Crohn’s disease and ulcerative colitis don’t just affect the bowels. Ahead of World IBD Day on May 19, gut health blogger Jenna Farmer highlights some of the less obvious effects of these conditions

WHAT springs to mind when you hear the words inflammatory bowel disease or IBD? Dodgy bellies, toilet troubles? The two most common forms of IBD are Crohn's disease and ulcerative colitis. Yes, both are digestive conditions, but there's a lot more to them than that.

About 300,000 people in the UK are known to be living with IBD, though the actual figure is believed to be much higher; it can take years to get a proper diagnosis for these types of conditions because symptoms can be vague and similar to more common problems, such as irritable bowel syndrome, and lots of people could be suffering in silence. Lifestyle and dietary changes, along with medication, can help manage the disease and reduce inflammation, but sometimes surgery's required.

Jenna Farmer was diagnosed with Crohn's disease in 2012 and is now a nutritional therapist who writes about gut health on her blog, A Balanced Belly ( She recently published her first book, Managing IBD: A Balanced Guide To Inflammatory Bowel Disease, in which she points out that symptoms of these conditions can extend far beyond the bowels.

Here, she shares nine symptoms you might not be aware can be linked to IBD.

1. Eye inflammation. IBD can affect all parts of the body, even our eyes. Episcleritis is the most common eye condition for those with IBD. It affects the layer of tissue that covers the white outer coating of our eyes and causes it to become inflamed and sore.

2. Erythema nodosum. This is a sore and painful skin condition that causes painful lumps on the arms and legs. It's estimated up to 10% of those with ulcerative colitis and up to 15% of those with Crohn's disease may experience this.

3. Loss of menstrual cycle. Women with IBD may suffer from irregular cycles or the absence of periods altogether. This is thought to be due to various factors, such as nutritional deficiencies, disease activity or weight loss.

4. Night sweats. This is often worse during flare-ups and can also be the side effect of several medications prescribed for IBD.

5. Constipation. We always associated diarrhoea as a classic IBD symptom, but many patients can suffer from constipation, too. This is usually due to inflammation or an obstruction.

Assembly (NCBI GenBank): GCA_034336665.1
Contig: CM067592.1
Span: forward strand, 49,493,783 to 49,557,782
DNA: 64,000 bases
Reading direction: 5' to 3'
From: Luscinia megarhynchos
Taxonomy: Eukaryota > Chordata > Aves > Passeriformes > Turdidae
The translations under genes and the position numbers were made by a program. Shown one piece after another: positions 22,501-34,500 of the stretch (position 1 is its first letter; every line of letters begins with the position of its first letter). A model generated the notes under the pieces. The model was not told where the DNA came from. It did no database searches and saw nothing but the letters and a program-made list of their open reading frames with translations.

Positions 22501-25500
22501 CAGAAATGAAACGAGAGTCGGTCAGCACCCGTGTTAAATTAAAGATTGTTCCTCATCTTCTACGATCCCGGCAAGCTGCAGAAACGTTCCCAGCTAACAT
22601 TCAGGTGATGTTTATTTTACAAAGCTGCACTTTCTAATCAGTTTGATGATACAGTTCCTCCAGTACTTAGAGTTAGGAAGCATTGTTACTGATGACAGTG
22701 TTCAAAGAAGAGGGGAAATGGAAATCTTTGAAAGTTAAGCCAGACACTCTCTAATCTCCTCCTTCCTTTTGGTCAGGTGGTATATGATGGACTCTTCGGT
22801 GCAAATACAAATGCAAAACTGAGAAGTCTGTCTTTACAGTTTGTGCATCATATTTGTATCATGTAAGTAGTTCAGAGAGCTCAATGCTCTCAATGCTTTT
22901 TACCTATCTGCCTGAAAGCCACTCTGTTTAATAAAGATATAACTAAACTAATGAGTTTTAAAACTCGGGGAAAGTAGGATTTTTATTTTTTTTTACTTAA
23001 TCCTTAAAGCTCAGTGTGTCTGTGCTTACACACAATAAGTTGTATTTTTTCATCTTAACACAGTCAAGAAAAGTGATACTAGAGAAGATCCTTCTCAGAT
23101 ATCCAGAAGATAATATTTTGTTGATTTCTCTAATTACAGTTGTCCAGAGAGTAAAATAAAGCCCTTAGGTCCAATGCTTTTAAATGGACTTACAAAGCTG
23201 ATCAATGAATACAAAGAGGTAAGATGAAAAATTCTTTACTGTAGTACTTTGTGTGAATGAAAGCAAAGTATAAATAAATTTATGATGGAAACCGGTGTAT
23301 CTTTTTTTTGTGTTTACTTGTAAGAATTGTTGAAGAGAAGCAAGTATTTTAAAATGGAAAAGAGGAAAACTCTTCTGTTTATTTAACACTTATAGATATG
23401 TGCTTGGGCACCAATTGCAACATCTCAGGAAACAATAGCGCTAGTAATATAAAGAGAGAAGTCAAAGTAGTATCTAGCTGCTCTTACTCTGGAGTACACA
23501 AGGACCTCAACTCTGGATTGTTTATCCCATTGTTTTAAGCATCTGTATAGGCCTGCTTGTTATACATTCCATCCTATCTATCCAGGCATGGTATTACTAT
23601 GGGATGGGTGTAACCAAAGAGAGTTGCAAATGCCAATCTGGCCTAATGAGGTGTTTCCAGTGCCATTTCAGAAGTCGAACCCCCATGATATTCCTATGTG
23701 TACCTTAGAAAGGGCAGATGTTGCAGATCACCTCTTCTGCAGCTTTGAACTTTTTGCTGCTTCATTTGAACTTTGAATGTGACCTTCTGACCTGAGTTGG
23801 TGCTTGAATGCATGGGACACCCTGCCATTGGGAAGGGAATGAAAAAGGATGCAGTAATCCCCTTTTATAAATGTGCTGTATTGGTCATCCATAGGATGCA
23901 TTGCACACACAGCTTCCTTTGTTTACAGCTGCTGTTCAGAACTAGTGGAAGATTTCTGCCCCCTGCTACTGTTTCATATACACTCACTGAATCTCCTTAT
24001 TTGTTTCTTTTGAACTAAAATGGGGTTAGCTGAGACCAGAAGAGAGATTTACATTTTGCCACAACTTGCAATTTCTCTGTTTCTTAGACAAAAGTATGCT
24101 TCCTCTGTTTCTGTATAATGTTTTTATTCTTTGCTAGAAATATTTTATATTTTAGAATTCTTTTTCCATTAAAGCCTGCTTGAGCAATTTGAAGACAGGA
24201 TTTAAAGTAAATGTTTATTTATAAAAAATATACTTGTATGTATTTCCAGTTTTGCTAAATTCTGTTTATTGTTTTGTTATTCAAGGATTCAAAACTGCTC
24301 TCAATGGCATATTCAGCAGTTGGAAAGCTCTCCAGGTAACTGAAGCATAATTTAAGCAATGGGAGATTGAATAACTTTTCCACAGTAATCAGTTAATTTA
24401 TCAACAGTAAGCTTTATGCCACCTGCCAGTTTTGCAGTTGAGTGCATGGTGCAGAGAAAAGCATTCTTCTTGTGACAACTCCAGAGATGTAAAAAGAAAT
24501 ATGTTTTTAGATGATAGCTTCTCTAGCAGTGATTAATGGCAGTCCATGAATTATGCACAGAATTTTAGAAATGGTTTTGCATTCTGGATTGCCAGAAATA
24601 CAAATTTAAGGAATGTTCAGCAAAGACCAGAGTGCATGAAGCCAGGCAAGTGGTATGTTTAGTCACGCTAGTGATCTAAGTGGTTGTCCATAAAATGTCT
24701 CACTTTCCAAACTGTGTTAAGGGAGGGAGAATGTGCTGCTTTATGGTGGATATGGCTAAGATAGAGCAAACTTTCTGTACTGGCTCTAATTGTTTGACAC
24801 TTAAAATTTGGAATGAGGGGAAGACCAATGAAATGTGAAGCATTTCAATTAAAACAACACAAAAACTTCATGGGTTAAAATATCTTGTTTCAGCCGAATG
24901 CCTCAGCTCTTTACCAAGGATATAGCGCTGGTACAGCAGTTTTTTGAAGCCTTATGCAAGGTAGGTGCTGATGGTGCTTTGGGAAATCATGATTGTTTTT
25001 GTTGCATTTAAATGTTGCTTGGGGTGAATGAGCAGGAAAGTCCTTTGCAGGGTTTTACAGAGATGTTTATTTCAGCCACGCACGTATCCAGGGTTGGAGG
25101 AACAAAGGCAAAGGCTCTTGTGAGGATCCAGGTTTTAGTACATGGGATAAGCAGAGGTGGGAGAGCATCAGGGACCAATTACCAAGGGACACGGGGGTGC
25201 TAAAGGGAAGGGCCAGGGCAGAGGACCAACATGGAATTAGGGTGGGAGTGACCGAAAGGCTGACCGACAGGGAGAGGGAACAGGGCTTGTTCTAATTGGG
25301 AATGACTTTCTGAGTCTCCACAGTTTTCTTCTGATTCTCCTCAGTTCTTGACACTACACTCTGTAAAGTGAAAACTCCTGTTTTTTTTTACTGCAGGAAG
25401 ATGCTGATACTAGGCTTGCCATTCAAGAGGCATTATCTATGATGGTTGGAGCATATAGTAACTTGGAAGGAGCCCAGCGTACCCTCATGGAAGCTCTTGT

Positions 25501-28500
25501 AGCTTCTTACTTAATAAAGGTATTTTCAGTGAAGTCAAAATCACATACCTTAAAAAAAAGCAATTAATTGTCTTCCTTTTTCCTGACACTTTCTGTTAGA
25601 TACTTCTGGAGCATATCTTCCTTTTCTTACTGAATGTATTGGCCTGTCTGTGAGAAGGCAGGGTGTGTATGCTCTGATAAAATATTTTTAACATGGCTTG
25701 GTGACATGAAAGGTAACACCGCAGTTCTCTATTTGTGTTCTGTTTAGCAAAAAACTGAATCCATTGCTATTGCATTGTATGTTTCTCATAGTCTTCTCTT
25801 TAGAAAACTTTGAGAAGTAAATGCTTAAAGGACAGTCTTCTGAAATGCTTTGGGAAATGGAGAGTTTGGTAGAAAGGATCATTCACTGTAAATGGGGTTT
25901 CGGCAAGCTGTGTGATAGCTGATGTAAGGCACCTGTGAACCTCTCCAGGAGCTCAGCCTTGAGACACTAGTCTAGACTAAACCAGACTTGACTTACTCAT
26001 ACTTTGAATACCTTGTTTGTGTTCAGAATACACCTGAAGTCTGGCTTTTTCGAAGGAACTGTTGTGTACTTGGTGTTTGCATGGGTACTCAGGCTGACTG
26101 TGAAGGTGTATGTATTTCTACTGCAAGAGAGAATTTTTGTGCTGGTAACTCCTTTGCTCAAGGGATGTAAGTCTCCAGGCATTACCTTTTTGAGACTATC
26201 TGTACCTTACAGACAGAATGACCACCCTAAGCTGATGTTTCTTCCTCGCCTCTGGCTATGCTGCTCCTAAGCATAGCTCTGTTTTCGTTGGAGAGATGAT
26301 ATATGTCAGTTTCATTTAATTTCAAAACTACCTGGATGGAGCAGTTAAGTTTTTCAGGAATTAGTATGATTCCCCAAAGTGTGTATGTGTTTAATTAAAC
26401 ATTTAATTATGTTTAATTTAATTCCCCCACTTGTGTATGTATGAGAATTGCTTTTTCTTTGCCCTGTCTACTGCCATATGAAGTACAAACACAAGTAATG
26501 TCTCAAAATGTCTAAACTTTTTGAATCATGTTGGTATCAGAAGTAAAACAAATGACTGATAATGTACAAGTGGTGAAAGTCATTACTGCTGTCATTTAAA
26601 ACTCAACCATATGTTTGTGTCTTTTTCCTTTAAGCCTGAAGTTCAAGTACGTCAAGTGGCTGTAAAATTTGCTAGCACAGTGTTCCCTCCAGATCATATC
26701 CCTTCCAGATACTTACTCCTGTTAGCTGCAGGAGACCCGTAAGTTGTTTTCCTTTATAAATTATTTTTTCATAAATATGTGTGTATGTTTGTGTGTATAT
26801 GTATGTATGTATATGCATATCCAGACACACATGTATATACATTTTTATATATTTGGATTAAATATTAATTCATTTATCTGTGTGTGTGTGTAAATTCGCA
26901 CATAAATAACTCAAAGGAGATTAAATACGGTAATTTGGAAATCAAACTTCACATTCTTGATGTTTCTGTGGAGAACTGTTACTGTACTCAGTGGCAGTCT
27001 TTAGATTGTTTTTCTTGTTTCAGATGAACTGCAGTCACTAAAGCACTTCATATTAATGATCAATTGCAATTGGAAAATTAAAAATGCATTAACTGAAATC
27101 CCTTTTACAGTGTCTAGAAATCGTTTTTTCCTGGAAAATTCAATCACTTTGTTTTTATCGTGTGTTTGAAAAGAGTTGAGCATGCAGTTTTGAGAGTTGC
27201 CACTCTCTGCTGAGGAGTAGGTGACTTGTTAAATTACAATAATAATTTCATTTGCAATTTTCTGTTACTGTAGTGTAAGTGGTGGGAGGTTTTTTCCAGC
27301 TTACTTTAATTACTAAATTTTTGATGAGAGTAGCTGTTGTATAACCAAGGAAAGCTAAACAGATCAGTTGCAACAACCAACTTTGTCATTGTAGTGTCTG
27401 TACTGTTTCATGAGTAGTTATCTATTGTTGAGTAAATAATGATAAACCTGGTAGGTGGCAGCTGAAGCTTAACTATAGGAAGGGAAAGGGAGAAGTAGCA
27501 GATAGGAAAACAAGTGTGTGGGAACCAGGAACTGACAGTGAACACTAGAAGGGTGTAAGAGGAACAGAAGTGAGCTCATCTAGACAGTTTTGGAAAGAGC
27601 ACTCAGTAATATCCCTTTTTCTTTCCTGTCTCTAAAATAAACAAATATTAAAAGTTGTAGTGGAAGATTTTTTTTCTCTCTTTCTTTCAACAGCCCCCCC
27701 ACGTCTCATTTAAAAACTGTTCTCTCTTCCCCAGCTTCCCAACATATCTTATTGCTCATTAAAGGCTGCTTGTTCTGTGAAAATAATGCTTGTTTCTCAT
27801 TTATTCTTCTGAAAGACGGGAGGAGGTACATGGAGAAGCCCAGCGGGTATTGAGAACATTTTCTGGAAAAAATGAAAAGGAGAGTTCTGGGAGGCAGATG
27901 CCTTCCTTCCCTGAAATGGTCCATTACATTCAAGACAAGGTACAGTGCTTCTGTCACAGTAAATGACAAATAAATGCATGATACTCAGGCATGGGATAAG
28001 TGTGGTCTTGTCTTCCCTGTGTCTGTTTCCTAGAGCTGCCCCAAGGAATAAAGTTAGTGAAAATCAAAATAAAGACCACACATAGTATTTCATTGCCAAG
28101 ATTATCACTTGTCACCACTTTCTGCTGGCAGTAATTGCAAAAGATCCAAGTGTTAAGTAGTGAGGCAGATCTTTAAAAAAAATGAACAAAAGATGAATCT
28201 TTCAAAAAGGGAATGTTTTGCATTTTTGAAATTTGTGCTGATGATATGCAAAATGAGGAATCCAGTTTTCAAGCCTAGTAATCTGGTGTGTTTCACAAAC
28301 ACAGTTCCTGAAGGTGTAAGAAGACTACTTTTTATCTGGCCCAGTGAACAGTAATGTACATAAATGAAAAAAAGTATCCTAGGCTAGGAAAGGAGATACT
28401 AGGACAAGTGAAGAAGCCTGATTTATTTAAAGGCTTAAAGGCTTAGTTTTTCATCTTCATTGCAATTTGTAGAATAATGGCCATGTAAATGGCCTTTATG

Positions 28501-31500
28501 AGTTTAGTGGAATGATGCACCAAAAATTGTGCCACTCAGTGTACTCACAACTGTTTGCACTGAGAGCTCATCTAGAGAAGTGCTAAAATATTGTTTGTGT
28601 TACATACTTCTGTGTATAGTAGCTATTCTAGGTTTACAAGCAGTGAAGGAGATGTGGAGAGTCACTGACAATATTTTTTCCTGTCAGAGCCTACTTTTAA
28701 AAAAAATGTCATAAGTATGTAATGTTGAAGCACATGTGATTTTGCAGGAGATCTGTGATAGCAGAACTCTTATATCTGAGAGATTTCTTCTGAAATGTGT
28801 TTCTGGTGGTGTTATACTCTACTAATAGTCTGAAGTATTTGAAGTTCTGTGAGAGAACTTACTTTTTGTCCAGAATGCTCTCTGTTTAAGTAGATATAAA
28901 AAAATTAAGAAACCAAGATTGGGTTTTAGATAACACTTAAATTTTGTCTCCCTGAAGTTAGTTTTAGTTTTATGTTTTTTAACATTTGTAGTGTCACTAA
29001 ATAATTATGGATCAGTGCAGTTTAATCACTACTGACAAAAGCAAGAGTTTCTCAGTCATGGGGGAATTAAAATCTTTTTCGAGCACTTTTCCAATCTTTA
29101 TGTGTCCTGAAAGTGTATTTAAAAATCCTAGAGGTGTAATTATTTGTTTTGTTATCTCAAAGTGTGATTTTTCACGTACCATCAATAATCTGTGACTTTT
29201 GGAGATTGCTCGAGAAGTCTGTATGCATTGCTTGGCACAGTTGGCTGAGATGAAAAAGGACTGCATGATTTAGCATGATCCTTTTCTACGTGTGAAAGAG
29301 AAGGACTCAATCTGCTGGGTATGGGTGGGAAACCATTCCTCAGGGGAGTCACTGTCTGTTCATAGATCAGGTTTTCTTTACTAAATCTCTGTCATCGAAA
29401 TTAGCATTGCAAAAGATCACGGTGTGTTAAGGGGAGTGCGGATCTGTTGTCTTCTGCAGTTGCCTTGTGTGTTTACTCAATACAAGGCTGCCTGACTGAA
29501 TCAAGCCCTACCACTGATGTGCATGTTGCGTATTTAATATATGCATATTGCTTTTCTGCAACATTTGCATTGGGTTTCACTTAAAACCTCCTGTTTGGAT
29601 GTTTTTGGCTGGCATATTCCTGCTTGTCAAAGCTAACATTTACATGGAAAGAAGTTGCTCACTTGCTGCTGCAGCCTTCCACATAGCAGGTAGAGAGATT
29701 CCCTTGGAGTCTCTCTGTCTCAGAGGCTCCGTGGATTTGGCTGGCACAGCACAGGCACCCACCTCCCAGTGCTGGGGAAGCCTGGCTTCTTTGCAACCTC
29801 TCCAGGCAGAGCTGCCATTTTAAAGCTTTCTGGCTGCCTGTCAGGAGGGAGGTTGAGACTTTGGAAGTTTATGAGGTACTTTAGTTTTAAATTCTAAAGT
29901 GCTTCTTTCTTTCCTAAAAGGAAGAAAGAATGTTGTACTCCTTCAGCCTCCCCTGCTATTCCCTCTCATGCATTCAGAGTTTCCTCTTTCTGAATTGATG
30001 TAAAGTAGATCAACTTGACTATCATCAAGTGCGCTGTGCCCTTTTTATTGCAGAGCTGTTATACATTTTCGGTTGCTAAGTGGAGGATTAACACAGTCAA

6. Fatigue. Crohn's and Colitis UK estimate that up to 75 per cent of IBD patients struggle with fatigue and many complain about constantly low energy levels. Fatigue often improves when patients are in remission, but some find it never goes away completely.

7. Vitamin D deficiency. It's well known that those with IBD may be low in iron and B12, but it's likely they'll suffer with low vitamin D levels, too. Recent research suggests about 30 per cent of people with IBD are also deficient in the sunshine vitamin.

8. Joint pain. Inflammation of the joints is a common complication of IBD. It's estimated one in three patients experience it and symptoms are often worse during a flare-up.

9. Mouth ulcers. These are another common symptom and the first obvious sign of IBD in some individuals.

Mental health awareness

With about one in four people in the UK experiencing mental health problems each year - and many more feeling the effects of stressful workloads and ever-demanding 'modern lives' - it's little wonder that in a recent poll, 97 per cent of people said they know someone who's suffered from a mental health condition. Nightingale Hospital, London's leading private mental health hospital, polled 200 members of the general public, but the findings suggest there's still some way to go to raise awareness and ensure everybody has access to mental health support. Some 39 per cent also said they wouldn't know how or where to access mental health treatment, and 92 per cent think there needs to be more information on how to access mental health services.